The Many Forms of Happiness

The Many Forms of Happiness

I’ve said it before and I’ll say it again, there are many forms / types of happiness.

At the very least, happiness can mean different things to different people.

And happiness can be experienced differently even by the same person, at different stages of life.

One thing that would benefit almost all of us is expanding our happiness vocabularies. Having more words and phrases to describe happiness can help us enjoy and experience it in different ways and in different contexts.

So, with this in mind, check out this interesting article via Psychology Today by Leslie Becker-Phelps


  • Unhappy people often have a small happiness vocabulary.
  • To be happy, you must notice happy moments.
  • Learning to identify your happy emotions can help boost your happiness.
Source: Brooke Cagle/Unsplash

Source: Brooke Cagle/Unsplash

You want to thrive. But your biology’s drive to survive constantly scans for threats, which gives it a chance to then avoid or combat them. And that is clearly a good thing. But it can also work against your desire to be happy by overlooking positives in your life as it focuses on problems. Can you see this in your thoughts? Do you notice that you are quick to see actual or potential problems? And that you don’t “dwell” quite as long on uplifting experiences?

When I’ve worked with patients who fall into this dismal pattern, I’ve noticed that they are often sad or depressed, missing an ability needed to pull themselves up and out of it. They have a voluminous vocabulary to describe their emotional pain, but they are short on words for emotions related to a sense of well-being.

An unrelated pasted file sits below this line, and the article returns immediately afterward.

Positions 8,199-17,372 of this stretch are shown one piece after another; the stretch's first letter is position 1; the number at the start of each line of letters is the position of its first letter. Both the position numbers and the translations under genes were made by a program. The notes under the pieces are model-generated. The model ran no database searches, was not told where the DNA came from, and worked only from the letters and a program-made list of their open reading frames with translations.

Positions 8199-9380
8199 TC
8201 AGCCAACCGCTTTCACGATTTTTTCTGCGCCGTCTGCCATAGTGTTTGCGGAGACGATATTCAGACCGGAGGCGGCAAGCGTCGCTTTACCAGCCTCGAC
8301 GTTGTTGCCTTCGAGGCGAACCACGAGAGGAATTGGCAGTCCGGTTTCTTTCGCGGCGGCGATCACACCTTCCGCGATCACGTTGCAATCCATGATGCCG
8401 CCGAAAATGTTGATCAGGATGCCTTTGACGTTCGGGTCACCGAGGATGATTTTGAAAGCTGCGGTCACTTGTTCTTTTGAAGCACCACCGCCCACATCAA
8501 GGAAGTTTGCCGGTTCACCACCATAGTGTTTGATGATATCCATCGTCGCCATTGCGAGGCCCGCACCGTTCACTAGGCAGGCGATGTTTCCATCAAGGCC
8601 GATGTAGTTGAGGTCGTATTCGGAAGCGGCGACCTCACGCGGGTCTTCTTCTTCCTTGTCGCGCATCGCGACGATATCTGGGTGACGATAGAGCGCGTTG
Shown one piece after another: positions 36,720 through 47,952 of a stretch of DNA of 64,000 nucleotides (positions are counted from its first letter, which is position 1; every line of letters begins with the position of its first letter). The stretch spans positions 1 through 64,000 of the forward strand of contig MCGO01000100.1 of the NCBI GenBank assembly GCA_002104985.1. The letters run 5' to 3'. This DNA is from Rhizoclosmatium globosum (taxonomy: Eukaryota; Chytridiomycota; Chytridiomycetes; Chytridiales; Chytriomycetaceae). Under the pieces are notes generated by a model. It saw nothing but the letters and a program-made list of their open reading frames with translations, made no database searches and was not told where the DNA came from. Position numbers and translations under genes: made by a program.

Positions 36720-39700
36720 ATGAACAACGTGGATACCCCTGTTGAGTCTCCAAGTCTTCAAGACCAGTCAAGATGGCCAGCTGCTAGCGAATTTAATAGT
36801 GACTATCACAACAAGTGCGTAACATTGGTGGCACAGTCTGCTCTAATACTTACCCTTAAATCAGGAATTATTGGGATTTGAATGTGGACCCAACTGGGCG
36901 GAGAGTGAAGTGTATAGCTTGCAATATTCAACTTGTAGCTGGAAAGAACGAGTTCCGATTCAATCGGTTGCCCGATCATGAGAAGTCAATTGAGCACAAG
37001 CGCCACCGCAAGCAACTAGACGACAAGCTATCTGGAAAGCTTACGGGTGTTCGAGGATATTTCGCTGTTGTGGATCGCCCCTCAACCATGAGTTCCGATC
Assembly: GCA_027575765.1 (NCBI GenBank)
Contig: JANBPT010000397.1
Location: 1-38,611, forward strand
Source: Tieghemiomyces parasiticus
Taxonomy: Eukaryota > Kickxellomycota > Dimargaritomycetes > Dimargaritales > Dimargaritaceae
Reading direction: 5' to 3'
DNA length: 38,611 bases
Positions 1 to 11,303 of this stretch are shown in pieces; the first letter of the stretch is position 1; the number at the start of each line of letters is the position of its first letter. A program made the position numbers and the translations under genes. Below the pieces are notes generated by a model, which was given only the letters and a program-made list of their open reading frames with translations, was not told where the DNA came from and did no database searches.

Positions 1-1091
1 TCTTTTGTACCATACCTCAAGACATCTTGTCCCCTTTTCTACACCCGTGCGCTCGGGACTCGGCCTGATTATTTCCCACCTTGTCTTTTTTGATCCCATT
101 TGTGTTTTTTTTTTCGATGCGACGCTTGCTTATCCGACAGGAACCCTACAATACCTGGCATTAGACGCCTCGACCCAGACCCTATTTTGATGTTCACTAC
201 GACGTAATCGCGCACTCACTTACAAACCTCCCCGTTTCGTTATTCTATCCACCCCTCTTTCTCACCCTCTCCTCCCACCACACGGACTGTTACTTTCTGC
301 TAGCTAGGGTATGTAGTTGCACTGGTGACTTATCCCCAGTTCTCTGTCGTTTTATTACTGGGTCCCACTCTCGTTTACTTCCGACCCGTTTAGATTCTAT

Does this apply to you? Think about it. Reflect on emotionally painful times and name as many emotions as you can. Then reflect on different positive experiences and name as many positive emotions as you can. If you are overflowing with labels for positive emotions, great! Enjoy your sense of well-being in its many forms. But if the number of painful emotions that you name overwhelm the positive, then you likely feel incredibly distressed way too often.

The Power of Naming Positive Emotions

When I work with patients, we spend a lot of time talking about what makes them unhappy. That’s a given. But what can get lost in doing this is the importance of talking about what gives them a sense of well-being. After all, if you only talk about emotional pain, then there is no space to feel better. And if you only have the words for different kinds of emotional pain (e.g., sad, hurt, angry), then you cannot move your attention to more uplifting emotions (e.g., excited, peaceful, hopeful)…

… keep reading the full & original article HERE